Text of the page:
The final question was on measuring the return in investment in social media. The beauty of using online social media is that they do permit the collection of real data, not just in terms of connections but also in linking preferences or success in redirecting to relevant sites. Ultimately, the ROI is a very individual aspect for each individual and company.

The ROI depends on the aims and objectives for using social media. Whilst for Chris it is a matter of increasing online presence, for Richard it is finding key contacts, connections and most importantly, creating opportunities between interested parties in his technology sectors. Desiree's key role is finding social media solutions that are appropriate for and tailored to her business contacts and Ann's in building an internet based, positive community that could also participate in her Inspired Group networking events.

Below are some of the main elements and keyword reminders of the topics covered in this excellent event, with the contact details of the people who made this event possible, either by presenting or ensuring it's effective organisation.

Check them out - and if you like what you see, connect!


Klout: http://klout.com

Facebook (personal): http://www.facebook.com/

Linkedin: http://www.linkedin.com/

  • Profile
  • Updates
  • Groups
  • Discussions
  • Questions

Google+ using a tablet (in beta, currently by invitation only)

  • Profile
  • Circles
  • Huddles
  • Stream
  • Photos
  • Blogs

Presenters & helpers

Richard Wishart 

Desiree Ashton

Ann Hawkins

Ruth Ekblom 

Stuart Wishart

Chris Thomas 

Sunday, 28 August 2011

Sick Venom Elementz, Sick arts cuts: Two faces of the generation gap.

When I sat down next to a young woman of 16 on a crowded bus, we ignored each other initially. Not only were we strangers, we were separated by an age factor of at least three and the unspoken assumptions each generation has about the other. Until I started the conversation.

I found that I was sitting next to a member of a dance group that had came second in their group in the national XXL Street Dance Championships (http://www.streetdancexxl.com/championships/). The dance groups Elementz Ent. & Venom are the over 17 and under 17 collectives of dancers from all over the UK, based in Cambridge (http://www.facebook.com/group.php?gid=13111440835). The video above illustrates their style and previous performances included Move It, Kidz Take Kontrol, GWI Street Dance Weekend and the iDance UK Hip Hop Champs.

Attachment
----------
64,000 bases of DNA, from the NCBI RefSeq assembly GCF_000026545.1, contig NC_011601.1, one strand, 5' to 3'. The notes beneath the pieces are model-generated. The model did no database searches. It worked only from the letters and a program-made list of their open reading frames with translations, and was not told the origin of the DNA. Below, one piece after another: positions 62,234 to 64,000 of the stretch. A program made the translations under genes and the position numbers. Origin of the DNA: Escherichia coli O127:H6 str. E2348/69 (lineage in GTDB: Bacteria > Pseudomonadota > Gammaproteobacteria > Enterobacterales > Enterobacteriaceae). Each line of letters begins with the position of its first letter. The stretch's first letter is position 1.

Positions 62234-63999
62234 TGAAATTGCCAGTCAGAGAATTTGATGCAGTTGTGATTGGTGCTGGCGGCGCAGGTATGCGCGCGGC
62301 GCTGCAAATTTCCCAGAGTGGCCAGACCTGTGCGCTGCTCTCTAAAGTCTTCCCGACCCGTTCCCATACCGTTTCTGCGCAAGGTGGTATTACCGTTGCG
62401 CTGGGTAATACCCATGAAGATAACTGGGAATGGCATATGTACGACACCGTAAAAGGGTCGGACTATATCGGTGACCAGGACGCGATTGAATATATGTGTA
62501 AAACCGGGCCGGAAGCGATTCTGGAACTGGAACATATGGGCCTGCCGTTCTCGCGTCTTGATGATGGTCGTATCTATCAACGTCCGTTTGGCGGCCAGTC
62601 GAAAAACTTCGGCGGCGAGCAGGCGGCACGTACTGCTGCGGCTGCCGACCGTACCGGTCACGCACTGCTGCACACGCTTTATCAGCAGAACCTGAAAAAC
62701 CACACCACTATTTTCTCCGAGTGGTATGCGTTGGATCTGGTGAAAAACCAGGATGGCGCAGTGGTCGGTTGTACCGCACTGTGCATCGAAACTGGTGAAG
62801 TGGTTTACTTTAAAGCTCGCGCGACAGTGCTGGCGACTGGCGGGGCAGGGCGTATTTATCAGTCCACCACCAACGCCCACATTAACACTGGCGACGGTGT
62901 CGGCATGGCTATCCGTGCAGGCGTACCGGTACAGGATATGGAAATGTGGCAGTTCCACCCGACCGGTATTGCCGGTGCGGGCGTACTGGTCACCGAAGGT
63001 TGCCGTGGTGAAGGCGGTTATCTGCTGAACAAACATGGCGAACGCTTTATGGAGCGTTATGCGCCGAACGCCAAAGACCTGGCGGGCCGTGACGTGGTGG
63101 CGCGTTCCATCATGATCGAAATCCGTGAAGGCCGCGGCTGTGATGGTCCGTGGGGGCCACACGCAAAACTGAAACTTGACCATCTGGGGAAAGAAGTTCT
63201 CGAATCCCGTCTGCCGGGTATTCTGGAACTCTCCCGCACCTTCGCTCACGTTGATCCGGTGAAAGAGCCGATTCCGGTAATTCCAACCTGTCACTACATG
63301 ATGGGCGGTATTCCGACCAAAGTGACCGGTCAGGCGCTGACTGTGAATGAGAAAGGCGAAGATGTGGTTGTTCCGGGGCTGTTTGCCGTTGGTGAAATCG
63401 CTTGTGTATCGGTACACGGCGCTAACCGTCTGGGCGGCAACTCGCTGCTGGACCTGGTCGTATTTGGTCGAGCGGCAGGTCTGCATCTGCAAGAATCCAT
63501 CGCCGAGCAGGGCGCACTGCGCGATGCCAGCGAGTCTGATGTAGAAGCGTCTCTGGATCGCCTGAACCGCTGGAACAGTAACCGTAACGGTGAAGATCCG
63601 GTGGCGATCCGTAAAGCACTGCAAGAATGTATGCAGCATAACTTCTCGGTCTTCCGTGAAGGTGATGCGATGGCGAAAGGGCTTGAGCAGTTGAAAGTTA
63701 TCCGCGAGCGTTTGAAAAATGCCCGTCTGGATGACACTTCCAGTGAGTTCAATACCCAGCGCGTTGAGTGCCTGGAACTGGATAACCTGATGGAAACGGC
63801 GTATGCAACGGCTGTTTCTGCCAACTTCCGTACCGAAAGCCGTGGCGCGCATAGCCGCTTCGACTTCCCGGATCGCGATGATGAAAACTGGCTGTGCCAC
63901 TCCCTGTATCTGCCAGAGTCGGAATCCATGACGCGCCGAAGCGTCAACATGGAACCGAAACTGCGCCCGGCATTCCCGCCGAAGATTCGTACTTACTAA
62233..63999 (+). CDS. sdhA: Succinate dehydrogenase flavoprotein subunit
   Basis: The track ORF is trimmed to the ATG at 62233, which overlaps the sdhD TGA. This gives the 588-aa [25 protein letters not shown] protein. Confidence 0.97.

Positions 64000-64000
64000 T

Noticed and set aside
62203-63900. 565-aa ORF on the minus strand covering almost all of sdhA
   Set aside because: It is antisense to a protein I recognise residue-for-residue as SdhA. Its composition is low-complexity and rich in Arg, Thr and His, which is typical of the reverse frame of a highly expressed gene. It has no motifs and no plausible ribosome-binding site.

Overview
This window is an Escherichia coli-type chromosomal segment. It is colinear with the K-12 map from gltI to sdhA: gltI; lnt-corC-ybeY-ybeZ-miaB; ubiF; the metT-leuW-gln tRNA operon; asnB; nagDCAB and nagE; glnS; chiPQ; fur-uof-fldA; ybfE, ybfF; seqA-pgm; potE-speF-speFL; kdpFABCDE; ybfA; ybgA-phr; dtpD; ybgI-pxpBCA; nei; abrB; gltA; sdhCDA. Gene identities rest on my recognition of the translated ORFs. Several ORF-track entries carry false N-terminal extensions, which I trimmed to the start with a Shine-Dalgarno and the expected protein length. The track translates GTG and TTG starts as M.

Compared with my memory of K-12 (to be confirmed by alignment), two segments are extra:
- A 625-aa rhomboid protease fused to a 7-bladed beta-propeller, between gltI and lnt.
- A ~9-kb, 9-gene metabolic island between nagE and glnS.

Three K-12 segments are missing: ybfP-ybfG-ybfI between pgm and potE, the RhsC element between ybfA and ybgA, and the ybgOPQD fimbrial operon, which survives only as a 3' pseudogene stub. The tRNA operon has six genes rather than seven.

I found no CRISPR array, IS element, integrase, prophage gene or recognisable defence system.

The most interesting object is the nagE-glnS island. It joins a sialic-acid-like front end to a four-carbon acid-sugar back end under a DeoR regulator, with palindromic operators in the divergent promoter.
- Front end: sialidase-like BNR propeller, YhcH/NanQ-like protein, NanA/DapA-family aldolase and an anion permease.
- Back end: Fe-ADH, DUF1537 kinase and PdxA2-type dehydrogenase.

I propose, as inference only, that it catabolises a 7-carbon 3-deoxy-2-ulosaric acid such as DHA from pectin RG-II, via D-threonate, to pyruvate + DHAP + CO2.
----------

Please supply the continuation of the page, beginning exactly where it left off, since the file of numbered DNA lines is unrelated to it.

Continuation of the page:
Street dance hit the consciousness of the broader public with the group Diversity winning Britain's got Talent in 2009. Physical, vibrant and often very expressive, street dance occurs in many forms throughout the world (http://en.wikipedia.org/wiki/Street_dance), with those derived from breakdancing and popping being the most familiar within the uk.

The young lady, who incidentally already held a clutch of GCSE that would open doors to many professional careers, was obviously passionate about street dance and contemporary dance and this struck a chord with me. Whilst not a dancer myself, I find the exploration of physical language beyond the conventions of traditional ballet in contemporary dance gripping in a good performance.

The BBC recently ran “Dance! The Most Incredible Thing about Contemporary Dance” http://www.bbc.co.uk/programmes/b0126w6n which introduced me to both the Pet Shop Boys' collaboration in the contemporary ballet “The most incredible thing” which I thoroughly enjoyed. Other names were The Cholomondeleys and Featherstonehaughs (http://www.thecholmondeleys.org/) who have been providing innovative shows for over 23 years. Sadly they are disbanding this year after the 100% withdrawal of their Arts funding. YouTube has a collection of video samples for both of the above. (http://goo.gl/G5uyz and http://goo.gl/x2cgj)

The one thing that had surprised me was the frequent use of the word “sick” to describe the performances of Elementz Ent. & Venom online – until I learnt from my daughter that “Sick” was now the new “Cool”, meaning awesome or brilliant.

So in the end I find myself feeling sick in a positive sense about the vibrancy and success of Cambridge based Elementz Ent. & Venom and sick in the conventional negative sense, that cuts in arts funding have brought forward the demise of The Cholomondeleys and Featherstonehaughs.

Tuesday, 23 August 2011

Colonies of Stentor polymorphus associated with Ramshorn snails

This article and the accompanying video illustrate the consistent association of Stentor polymorphus colonies with Ramshorn snails in a Cambridge pond.

Avid pondwatcher, Michelle Fleming, had posted images on Facebook of her Ramshorn snails sporting green somethings in the hollows of the centre shell whorls. Her pond is situated in a residential garden, just off Newmarket Rd in Cambridge.

The images were tantalising enough for me to invite Michelle and partner Mike to visit with some specimens for a closer view under the stereo microscope.

Viewed between 6x and 20 times magnification, green trumpet shapes became visible, that retracted on being touched. At less than a millimetre in length, they were identified as a colony of Stentor polymorphus.